Day Two: Fairly firm (read painful but at least I could think and still ski). Skied the morning trying to achieve the magical 7-9 runs, could feel them working into shape, took them off at coffee break and gave them another tweak, skied until lunch and decided to go back to stock (heavily modified liners) before I lost the will to live like day one. Best thing about this is that I really appreciated how crap the stock liners were and how good the Zipfits were going to be.
Day Three: Skied in them all day long, no problems, awesome response to the snow, great feeling and almost discomfort free.
Day Four: Awesome, start telling everyone I meet how great they are, call Lou, tell him they are great. etc etc etc.

Day five to 14 - enjoyed the best skiing I have had thanks to the amazing feedback, comfort and control. Firm, warm, and so precise. One has to try them to believe how god they are. No chance of ever not having Zipfits in my boots ever again.

Normal skier - ie 10 - 30 days at reasonable performance levels go for Expressos, Racer/ must have race/ plug boots - get the Plugs - pretty simple really.
As an after thought and only because I always have warm feet anyway, I would like to try them with the leather lining.

Ron

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Re: Zipfit Liners
« Reply #7 on: June 06, 2006, 08:06:30 am »
my only concern is that you can't make a bigger shell fit better. so if the liner is taking up room in my boot, am I loosing out on performance. I guess I will see what boots are coming out this season and if there is something that has the majic shell fit, I may be like gary and go for it.

jbotti

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Re: Zipfit Liners
« Reply #8 on: June 06, 2006, 01:13:30 pm »
Ron, I bought a pair of Head RS 96 boots this past season. They have a very upright stance (more so I believe than the Nordica Hot Rods which have the same last as the Dobie Pro 130's). I am 6 3" and I have put some shims between the cuff and the liner in the back to increase the forward lean some. I bought them very small. There was almost no space between my heel and the shell when I shelled them for size. The toe box was too short and I had a lot of hot spots. In two sessions working with a great bootfitter we got them to be the most comfortable and best fitting boots I have ever had.

You are right about too much forward lean in that it is hard to change (although it can be done with good success). I would look into the two plug head boots the RD 96 (stiffer than a Dobie 150) and the RS 96 which is similar in stiffness to the Dobie Pro 130. Both have removeable screws in the cuff that loosen the flex.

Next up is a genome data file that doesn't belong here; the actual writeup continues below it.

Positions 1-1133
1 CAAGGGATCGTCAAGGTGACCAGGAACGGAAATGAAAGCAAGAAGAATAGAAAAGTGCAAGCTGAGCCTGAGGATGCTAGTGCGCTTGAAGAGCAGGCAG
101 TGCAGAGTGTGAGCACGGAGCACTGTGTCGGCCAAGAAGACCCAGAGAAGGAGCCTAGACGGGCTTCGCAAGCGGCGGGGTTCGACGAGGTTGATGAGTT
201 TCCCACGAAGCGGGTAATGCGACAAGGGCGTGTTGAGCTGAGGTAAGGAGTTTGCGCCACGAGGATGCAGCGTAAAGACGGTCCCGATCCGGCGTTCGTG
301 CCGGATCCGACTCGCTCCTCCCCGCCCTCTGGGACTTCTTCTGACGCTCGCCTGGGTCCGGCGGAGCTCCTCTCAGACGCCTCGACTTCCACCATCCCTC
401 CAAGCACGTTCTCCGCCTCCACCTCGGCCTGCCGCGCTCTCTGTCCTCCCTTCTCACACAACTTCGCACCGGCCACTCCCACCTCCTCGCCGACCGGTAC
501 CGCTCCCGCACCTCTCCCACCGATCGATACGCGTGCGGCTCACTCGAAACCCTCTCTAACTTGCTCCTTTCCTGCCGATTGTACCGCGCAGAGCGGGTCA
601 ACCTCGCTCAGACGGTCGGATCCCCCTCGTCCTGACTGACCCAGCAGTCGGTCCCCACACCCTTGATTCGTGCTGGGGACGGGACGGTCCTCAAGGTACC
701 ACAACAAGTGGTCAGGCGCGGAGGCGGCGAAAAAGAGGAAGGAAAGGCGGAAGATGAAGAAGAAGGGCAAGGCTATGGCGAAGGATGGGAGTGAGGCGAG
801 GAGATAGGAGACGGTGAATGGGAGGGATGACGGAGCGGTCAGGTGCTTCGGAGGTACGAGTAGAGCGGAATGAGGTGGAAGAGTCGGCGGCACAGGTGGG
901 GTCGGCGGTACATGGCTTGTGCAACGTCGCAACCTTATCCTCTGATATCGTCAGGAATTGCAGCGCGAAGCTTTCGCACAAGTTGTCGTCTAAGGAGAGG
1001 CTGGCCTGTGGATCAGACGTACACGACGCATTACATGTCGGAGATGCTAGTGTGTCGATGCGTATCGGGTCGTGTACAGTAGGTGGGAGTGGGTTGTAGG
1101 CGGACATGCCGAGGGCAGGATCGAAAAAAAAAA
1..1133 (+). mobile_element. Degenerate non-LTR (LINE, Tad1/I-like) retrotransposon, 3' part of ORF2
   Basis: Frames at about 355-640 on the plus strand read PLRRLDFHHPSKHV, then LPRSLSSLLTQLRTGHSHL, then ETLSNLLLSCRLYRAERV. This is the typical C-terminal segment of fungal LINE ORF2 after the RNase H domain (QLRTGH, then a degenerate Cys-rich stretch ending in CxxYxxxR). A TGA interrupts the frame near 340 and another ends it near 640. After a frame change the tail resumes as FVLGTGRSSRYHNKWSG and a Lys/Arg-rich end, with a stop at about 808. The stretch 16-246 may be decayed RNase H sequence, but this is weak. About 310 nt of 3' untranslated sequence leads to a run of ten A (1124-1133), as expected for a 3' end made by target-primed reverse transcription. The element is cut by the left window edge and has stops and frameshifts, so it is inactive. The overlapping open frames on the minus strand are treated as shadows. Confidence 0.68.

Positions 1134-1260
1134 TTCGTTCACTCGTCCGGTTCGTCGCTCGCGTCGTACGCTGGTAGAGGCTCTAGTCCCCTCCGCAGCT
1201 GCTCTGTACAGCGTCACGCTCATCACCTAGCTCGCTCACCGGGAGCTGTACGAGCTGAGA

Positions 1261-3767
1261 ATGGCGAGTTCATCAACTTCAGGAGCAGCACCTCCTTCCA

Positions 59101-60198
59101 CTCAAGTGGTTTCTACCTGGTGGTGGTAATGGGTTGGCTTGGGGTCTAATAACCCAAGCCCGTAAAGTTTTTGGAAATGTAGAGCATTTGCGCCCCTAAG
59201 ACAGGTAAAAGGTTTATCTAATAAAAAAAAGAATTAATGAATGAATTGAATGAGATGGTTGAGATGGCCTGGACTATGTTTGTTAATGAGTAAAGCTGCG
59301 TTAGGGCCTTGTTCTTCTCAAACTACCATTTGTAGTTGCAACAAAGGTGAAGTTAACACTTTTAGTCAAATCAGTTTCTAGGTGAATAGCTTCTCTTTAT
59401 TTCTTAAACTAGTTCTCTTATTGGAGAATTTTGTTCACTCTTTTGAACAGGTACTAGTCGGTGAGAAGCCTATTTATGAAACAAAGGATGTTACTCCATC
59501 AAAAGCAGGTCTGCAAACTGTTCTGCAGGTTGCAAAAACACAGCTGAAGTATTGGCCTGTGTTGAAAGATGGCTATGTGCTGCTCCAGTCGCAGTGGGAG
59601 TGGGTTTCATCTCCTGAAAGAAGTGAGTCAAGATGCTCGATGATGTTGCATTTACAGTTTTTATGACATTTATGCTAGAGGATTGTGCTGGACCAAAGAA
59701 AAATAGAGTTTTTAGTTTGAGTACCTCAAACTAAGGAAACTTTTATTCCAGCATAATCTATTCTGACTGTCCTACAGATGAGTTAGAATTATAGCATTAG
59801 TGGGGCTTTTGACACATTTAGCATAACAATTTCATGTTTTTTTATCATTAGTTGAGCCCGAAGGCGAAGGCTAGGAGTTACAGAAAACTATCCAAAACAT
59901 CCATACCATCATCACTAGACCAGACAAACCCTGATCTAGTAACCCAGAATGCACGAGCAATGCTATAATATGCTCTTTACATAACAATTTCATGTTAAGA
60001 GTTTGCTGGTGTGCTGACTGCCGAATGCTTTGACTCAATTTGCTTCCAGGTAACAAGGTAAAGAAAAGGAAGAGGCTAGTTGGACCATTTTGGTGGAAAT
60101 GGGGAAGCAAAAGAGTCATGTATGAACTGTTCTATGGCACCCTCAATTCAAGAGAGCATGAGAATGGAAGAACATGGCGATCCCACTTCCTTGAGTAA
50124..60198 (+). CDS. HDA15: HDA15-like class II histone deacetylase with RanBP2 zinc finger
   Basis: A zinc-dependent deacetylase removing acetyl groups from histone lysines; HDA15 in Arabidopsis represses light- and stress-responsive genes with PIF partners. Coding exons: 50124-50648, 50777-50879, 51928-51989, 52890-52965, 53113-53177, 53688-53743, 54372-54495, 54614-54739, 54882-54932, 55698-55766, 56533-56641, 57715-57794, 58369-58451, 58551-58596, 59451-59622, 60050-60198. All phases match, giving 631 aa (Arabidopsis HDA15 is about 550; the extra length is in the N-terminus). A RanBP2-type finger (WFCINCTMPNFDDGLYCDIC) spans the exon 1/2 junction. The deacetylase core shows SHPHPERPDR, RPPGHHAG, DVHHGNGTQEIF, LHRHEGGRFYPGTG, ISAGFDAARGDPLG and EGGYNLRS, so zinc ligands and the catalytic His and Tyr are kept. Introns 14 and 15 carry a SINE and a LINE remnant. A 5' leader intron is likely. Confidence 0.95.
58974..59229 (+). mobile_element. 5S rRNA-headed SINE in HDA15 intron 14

There really is no reason to ski in boots that aren't perfectly snug. To get it right you have to start with a plug and go smaller than you ever imagined, to the degree that they seem unskiable. You can't do this with a non plug boot because there is not enough plastic to grind and punch.

I encourage you to invest the time and the energy. The rewards on the snow will be beyond your expectations. JB.

Ron

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Re: Zipfit Liners
« Reply #9 on: June 07, 2006, 01:58:00 pm »
Good advice, this is what I think Gary had said. Once the season gets closer, I will start the hunt. Where do you get the RS96's? This sounds like the ticket. As you know, I am a Head fan so why not the boots too?

jbotti

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Re: Zipfit Liners
« Reply #10 on: June 07, 2006, 05:57:21 pm »
I bought them by chance in Whistler when I was up in February. I had tried on almost every plug and for me, the biggest reason to buy the Heads was less about the upright stance but more about sizing. I was smack between sizes in the Nordica's (the 315mm boot was too big and the 305mm was reall just a little to small). Others beisdes Head and Nordica did have a noticeable amount of forward lean and I didn't wnat to mess with having to reverse that. Harald Harb told me to try the RS 96 or RD 96's. The first shop I saw them in was the one in Whistler and I ended up buying them. Diana Rogers at Harbskisytems did all the grinding and punching. In the Tahoe area there are 2 stores that carry Head equipment exclusively (and I would have bought the boots at one of those shops had I not accidently found them in Whistler). Beyond Tahoe, I reall don't know anywhere else to mention.